Understanding the What and How's of Cyber Attacks

September 3, 2023


3 min read


Understanding the What and How's of Cyber Attacks

Do you know the most common methods hackers use to crack your code? Learn about the tricks and channels that helping hackers breach security, compromise your own and your customers' data, your payment methods and much more.

Understanding the What and How of Cyber Attacks

Just like a starry night, there is no beginning or end to cybersecurity risks. There are multiple ways hackers can attack your systems today, and they are working on new ones they will use tomorrow, if not sooner. To improve your chances of avoiding an attack, you need to understand the aspects of your online systems that enable attacks the most, what devices can lead to system attacks, and how you can proactively manage your risk and stability.

To start, it’s important to note the most common device types attackers target and compromise to get what they want. Following is a list of devices that are most vulnerable as they are highly targeted by hackers for various security breach schemes.

·       Mobile devices: smartphones, tablets, e-readers

·       Laptops and PCs

·       Cloud environments: Google Cloud Platform, Azure, AWS, and others

·       Cloud apps: Email and messaging systems, CRMs, storage solutions, design tools, and no-

·       code business development apps

·       Portable storage devices: USB sticks, external hard drives, SD cards

·       IoT devices: Connected security cameras, smartwatches, hotspots, and more

As you can see, the list is comprehensive for the technologies required to operate a small business in any industry, e-commerce or in-person.

Biggest SMB enablers of attack

Like everything, some technology elements of business are easier to attack than others. Here’s a list of some easy attack vectors all SMB owners and operator should be paying attention to:

1. Compromised credentials

Attackers steal access credentials through hacked password storage accounts, shoulder surfing, key loggers, spyware, network sniffing, and more. Once they have these credentials they can use them to access critical resources or upgrade their access privileges to inflict greater damage.


2. Misconfigured access

Misconfigured cloud resources can become a huge issue contributing to risk when unmanaged. Time and time again we hear horror stories of storage folders, like Amazon S3buckets, being set up inaccurately which compromises security and exposing companies and their customers to breaches. The same can be said for public Google Drive links mistakenly configured with open internet access.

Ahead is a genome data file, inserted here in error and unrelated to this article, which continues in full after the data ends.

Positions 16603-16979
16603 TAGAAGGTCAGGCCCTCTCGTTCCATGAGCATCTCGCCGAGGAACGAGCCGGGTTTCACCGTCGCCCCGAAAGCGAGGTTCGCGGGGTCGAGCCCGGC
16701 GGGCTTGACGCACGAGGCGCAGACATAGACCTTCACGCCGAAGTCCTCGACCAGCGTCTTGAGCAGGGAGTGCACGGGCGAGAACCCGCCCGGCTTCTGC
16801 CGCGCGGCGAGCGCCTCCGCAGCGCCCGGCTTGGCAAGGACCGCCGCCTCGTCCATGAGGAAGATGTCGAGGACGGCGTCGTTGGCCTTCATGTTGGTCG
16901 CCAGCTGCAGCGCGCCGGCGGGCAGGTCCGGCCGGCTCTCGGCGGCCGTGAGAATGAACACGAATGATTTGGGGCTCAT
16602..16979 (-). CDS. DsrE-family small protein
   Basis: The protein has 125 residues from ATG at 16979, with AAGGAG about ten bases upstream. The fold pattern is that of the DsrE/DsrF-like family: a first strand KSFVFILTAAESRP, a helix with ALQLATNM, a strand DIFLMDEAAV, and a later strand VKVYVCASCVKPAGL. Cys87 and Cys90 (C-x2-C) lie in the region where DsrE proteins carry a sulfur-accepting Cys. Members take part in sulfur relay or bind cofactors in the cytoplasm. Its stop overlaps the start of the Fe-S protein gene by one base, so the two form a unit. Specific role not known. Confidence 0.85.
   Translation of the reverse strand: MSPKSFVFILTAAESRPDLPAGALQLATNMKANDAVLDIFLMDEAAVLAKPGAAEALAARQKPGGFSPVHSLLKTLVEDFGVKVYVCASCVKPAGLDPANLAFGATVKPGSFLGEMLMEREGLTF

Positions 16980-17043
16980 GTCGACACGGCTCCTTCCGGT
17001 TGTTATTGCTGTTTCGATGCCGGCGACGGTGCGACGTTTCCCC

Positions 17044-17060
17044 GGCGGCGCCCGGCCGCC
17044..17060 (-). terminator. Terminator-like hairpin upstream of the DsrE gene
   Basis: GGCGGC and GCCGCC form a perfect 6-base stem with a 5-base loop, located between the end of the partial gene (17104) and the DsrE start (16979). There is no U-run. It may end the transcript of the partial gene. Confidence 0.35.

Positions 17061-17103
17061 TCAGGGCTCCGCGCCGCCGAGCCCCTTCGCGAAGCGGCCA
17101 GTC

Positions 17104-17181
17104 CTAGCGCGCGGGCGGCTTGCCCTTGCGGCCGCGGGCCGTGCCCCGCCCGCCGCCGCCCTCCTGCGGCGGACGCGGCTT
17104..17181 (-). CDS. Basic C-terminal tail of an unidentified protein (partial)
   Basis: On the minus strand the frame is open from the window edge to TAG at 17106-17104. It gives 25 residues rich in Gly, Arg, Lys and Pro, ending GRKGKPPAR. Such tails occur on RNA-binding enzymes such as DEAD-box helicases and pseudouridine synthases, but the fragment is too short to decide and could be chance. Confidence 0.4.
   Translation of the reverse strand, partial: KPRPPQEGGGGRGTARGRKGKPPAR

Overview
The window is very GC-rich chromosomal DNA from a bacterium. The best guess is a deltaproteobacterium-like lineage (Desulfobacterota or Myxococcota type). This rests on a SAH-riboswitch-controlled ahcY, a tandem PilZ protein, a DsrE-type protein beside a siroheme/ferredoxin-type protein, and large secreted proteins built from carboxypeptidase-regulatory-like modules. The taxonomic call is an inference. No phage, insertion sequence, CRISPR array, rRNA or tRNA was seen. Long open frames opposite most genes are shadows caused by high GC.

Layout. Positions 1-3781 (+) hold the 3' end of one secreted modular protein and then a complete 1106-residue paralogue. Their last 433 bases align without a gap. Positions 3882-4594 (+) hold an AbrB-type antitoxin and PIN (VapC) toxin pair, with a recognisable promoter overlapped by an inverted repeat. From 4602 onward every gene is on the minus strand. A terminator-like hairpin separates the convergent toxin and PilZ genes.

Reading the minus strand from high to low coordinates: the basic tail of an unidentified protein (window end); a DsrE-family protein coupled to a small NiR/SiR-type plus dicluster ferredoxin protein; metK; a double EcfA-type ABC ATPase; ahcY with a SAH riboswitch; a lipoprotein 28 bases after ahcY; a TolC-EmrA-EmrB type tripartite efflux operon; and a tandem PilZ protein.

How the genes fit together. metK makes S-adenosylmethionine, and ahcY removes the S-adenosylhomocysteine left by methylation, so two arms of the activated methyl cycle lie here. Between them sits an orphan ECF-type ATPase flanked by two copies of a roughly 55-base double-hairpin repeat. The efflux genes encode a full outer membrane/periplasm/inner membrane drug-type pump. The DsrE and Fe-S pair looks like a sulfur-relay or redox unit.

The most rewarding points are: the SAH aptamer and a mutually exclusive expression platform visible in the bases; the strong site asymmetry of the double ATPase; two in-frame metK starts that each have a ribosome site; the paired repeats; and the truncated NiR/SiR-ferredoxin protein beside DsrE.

3. Email phishing and spoofing

The number one way that attackers can deliver malware such as ransomware, spyware, and so on, to organizations is through phishing emails containing malicious content. They also leverage impersonation and spoofed accounts to accomplish similar goals. A common hack is an invoice or account update request that comes in an email with a company logo, making it look like official correspondence from a given brand with whom you do business.

All staff members should be aware of these hacks and instructed to forward any questionable emails that require credentials, password information, bank or credit card information to a point person on your team to vet and manage.

These are important elements to consider in understanding why and how attackers target SMBs. However, attackers aren’t the only entity SMBs must address when managing cyber risk. Regulators have also proven to be another key stakeholder in ensuring you are properly managing. Compliance standards are not optional in many states and must be met in order to maintain an active business license. It is important to note the regulations for your industry in the state in which you headquarter your business, and any states in which you do business. You must comply to standards set forth by all states associated with your business operations and transactions, making it a bit more cumbersome than you might think.

Cyber Pop-up has experts that have been helping companies secure all devices and systems in place, and craft and execute a plan for complying with state and other regulatory requirements.

For more information about our process and expertise,, visit our About Us page to see the depth of experience we have to assure you are protected and in good standing with compliance issues.

For more insights from Dr. Christine, visit our Resources Page often, or email our team members, at